Also, I will happily donate several liters of my personal fat, a bargain at $10,000, as long as I don't need to go to Peru and get bludgeoned to do it.
Tuesday, November 24, 2009
I don't have a driver's license. I live in NYC and when my license expired after I had been here close to five years I sort of let it happen. At the time, I was militant in believing that I would never leave New York City and would never need a license. Besides, I always hated driving. I thought it was a necessary evil that was no longer necessary and was happy to let my license lapse.
And Pet Airways does not fly to Buffalo. Nobody flies to Buffalo unless they really have to. Sorry Buffalo, I couldn't resist.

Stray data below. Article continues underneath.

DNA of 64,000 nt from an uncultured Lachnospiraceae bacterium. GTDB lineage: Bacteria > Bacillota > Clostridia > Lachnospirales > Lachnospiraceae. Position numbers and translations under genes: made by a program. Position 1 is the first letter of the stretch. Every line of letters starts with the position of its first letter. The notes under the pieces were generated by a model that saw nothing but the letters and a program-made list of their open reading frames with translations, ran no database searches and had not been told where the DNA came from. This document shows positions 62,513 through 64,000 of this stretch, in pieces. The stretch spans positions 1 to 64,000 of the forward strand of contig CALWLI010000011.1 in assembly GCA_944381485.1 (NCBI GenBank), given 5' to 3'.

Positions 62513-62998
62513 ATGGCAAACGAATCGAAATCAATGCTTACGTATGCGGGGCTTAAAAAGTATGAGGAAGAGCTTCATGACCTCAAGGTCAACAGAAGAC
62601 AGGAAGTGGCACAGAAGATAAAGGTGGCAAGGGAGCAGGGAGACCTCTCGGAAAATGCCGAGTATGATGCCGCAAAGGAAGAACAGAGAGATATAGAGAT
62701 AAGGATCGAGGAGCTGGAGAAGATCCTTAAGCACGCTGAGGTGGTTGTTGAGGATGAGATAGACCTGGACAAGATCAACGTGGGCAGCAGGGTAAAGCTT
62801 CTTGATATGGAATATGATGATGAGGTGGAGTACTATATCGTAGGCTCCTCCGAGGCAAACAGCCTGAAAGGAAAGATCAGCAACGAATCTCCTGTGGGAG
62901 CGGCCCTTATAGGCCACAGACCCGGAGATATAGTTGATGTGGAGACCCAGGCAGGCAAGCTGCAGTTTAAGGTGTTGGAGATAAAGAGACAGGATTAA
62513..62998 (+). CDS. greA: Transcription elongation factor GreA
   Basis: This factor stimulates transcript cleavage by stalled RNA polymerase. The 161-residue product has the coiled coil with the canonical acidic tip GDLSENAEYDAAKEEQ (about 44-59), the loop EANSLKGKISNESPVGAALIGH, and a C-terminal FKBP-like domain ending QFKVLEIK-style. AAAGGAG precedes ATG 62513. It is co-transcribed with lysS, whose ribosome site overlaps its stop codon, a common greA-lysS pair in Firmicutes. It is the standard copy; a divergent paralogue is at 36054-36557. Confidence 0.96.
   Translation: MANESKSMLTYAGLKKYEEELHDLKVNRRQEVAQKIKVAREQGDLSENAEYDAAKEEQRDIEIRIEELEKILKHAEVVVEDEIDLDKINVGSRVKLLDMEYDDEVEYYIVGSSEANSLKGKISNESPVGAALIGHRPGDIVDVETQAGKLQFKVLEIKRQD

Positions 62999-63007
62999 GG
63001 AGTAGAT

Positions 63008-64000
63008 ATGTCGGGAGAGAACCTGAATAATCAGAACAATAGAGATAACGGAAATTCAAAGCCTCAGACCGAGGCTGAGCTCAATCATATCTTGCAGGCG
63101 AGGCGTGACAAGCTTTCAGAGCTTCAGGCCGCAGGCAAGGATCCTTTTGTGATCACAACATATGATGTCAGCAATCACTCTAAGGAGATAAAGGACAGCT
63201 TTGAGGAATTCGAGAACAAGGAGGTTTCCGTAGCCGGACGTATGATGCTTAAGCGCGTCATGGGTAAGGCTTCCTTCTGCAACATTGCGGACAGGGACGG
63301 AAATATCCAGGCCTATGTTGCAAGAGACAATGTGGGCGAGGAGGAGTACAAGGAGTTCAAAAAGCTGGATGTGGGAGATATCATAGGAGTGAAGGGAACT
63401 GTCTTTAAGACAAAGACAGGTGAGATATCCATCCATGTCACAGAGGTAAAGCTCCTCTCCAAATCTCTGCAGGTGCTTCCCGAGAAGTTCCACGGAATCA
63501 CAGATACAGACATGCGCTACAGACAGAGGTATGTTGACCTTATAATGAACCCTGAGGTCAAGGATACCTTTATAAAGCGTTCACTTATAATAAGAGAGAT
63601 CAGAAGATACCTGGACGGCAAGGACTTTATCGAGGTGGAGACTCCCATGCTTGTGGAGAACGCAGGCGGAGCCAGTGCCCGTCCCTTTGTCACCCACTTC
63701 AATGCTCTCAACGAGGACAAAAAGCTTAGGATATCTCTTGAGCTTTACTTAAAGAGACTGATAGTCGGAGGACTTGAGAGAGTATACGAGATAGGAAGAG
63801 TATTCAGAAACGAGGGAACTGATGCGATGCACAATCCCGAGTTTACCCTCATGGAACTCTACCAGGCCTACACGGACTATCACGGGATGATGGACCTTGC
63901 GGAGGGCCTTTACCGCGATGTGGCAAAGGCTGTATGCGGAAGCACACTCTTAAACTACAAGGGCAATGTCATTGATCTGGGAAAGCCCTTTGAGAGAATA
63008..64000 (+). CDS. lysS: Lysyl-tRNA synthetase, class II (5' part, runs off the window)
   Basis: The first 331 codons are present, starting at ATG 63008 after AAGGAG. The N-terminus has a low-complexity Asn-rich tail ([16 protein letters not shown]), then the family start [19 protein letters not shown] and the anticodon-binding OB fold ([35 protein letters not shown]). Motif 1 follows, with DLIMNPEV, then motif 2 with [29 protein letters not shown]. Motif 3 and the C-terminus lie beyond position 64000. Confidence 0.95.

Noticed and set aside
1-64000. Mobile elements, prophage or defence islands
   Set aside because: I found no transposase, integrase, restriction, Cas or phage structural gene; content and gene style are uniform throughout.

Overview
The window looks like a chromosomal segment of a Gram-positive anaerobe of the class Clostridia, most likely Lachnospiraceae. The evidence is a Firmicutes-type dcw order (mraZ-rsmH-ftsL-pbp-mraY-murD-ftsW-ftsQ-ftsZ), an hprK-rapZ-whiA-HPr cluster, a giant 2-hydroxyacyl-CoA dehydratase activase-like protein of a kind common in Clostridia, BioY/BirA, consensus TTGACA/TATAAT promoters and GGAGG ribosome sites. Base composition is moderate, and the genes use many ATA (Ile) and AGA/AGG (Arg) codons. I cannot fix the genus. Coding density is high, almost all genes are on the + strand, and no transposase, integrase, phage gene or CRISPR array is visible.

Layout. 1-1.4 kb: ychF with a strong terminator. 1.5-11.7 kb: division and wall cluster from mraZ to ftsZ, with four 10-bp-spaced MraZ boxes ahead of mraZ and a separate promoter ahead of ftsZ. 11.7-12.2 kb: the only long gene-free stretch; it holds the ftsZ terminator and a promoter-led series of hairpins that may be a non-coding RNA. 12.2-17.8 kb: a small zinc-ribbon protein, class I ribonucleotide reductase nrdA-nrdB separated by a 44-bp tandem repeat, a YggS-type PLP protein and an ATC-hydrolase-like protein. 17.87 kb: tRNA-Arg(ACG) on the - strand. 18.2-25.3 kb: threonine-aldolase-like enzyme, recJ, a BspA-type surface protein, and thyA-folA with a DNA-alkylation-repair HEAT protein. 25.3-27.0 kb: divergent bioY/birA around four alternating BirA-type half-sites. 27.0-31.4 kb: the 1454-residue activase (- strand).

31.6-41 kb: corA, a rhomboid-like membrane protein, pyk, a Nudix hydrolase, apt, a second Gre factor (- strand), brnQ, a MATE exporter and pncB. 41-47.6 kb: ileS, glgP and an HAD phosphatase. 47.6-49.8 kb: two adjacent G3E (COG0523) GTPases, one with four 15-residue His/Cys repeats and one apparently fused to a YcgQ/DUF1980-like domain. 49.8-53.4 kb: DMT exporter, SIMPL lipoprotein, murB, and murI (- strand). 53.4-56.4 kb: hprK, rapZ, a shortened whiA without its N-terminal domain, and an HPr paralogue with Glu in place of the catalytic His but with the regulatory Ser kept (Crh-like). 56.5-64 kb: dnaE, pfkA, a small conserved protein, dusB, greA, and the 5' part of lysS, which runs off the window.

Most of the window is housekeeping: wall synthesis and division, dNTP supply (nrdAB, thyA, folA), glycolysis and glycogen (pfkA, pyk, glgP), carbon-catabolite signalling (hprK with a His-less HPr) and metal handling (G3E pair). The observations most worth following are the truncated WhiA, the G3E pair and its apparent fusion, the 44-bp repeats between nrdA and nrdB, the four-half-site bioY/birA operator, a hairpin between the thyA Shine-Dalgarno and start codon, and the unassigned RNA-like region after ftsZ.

But I wanted to take a little longer Christmas holiday this year since I am not working full time and I am just a lowly cog in the great machine. I thought it would be nice to take an entire week and spend some quality time with the family. I last visited home during the summer for my brother's 50th Birthday, and while I found everyone seemingly hale and hearty, I am mindful that both mom and dad are now 78 years old. Knock wood, they both seem to be doing just swell. Mom still holds down a part time job, working a cash register at a discount department chain store. Dad was working part time up until recently, and it wouldn't surprise me in the least if he found another part time job in the next couple of months. I personally wish they would work less and travel more, but they have their reasons for why that doesn't happen and I respect their right to make that call. Besides, I seem to be the only family member that developed wander-lust. And even though I've been in the same New York City apartment for 20 years, If I could afford it I would travel all over the world. Well, except India. And the Middle East. And Alaska would be the very last state after I visited all the rest.